After exiting the bus, the men first went to the passenger side of the bus to look in the undercarriage area, which was filled with freight but no bags. The group then walked to the driver’s side of the bus where Aquino located his bag in the undercarriage luggage area. Lutter asked Aquino if he could search both the bag and Aquino’s person. Aquino agreed to let the officer search his bag. Lutter then asked if he could conduct a pat-down search of Aquino’s person. Aquino said he did not want the officer to touch him. Lutter then asked Aquino if he would unzip his coat and hold his clothing next to his body so that Lutter could tell if there was anything secured under his clothing. Aquino opened his jacket and pulled his clothing tight to his body. Lutter observed nothing unusual. Lutter then asked Aquino to do the same thing with his dark-colored, baggy jeans. Aquino complied by pulling the thigh area tight on both pant legs, but not the lower portion of the leg area. Lutter said Aquino appeared to be very nervous and fidgety at this point, and was unable to maintain eye contact with him.
Lutter next asked Aquino to pull the lower portion of his pant legs tight around his ankles and calf area. Aquino made half-attempts to do so by using only one hand on each leg. At this point, Lutter noticed an unnatural bulge on the inside of Aquino’s right calf. Lutter then asked Aquino to lift his pants up above the bulge. Aquino refused. Lutter then placed Aquino in handcuffs, testifying he did so as a precautionary safety measure. Without first conducting a pat down, Lutter immediately lifted Aquino’s pant leg above the bulge and saw a duct-taped bundle strapped on Aquino’s right leg. Based upon his training and experience,Lutter believed the now-revealed bundle contained a controlled substance. Aquino was then escorted into the rear office area of the bus terminal and advised of his Miranda rights. Aquino declined to waive his rights and asked for an attorney. At this point, the package was removed from Aquino’s right leg and his body was further searched. Two other packages were found taped to Aquino, one on his left leg and one in his crotch area. All of the packages contained methamphetamine. [ii]
Aquino was arrested for possession of methamphetamine with intent to distribute. He filed a motion to suppress the evidence which was granted by the district court. The government appealed the grant of the motion to suppress to the Eighth Circuit Court of Appeals.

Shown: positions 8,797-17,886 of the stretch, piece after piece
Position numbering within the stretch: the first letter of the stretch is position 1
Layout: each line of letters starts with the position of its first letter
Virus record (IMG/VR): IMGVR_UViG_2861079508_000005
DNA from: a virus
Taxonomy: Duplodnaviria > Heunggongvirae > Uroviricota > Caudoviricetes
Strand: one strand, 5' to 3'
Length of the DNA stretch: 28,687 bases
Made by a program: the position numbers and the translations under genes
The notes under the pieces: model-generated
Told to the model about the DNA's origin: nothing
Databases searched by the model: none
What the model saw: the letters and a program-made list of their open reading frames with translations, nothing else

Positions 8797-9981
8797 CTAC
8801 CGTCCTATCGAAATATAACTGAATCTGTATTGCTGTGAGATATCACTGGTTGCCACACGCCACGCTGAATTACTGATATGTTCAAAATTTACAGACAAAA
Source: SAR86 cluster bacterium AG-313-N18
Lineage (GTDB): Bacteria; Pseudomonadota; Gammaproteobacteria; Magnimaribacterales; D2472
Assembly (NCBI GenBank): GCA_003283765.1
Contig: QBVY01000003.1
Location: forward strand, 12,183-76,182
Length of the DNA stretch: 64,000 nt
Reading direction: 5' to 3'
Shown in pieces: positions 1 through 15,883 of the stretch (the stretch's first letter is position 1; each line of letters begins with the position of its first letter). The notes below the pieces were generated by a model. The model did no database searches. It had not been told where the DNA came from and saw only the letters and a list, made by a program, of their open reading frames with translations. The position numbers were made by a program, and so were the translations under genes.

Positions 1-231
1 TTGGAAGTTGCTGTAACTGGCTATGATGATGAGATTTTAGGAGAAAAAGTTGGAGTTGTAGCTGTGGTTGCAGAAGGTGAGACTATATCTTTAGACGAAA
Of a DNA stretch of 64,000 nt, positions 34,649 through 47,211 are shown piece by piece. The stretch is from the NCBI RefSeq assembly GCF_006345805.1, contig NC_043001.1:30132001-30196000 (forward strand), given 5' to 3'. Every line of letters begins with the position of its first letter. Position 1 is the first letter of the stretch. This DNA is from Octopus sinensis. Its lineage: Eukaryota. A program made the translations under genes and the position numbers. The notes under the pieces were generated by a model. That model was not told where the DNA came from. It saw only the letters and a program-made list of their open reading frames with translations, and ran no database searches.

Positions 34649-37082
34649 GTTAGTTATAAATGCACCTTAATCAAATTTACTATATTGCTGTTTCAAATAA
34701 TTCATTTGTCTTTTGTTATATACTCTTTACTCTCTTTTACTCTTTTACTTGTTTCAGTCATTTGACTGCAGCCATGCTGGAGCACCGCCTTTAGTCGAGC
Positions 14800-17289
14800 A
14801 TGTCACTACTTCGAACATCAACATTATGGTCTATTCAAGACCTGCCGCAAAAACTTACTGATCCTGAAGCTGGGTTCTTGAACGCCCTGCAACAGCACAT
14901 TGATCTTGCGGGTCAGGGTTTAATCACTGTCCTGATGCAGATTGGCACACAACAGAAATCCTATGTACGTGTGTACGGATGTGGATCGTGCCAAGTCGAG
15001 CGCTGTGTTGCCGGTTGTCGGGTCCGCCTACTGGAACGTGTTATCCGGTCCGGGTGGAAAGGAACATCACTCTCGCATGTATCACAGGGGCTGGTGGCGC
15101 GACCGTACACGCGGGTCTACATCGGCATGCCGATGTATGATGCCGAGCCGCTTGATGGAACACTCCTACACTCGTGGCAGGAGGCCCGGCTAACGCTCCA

The issue before the court of appeals was whether the officer’s observations of a bulge underneath Aquino’s clothing, standing alone, amounted to probable cause to arrest and search him.
At the outset of its examination of law relevant to this case, the court of appeals noted that the Fourth Amendment is not implicated by officers when they engage in a consensual encounter with a person. [iii] They also noted, however, that a consensual encounter can become non-consensual and trigger the Fourth Amendment, when the officers act in a manner that would lead a reasonable person to believe that he or she was not free to leave. [iv] The court further noted that whether an encounter is consensual or non-consensual is an issue that must be determined based upon the totality of the circumstances in consideration of seven factors. The seven factors are as follows:
[The] officers positioning themselves in a way to limit the person’s freedom of movement, the presence of several officers, the display of weapons by officers, physical touching, the use of language or intonation indicating compliance is necessary, the officer’s retention of the person’s property, or an officer’s indication the person is the focus of a particular investigation. United States v. Griffith, 533 F.3d 979, 983 (8th Cir. 2008). [v]
While the above factors are not exclusive, they should be considered when determining whether or not an encounter is consensual. If the encounter is not consensual, then it is either an investigative detention, also known as a Terry stop, or an arrest. If the encounter is an investigative detention, it must be supported by reasonable, articulable suspicion that the person being detained is involved in criminal activity. Further, if the officer has reasonable, articulable suspicion that the person being detained may be armed and presently dangerous, the officer may conduct a limited search of the person for weapons. [vi] Regarding this limited search for weapons, the court of appeals stated: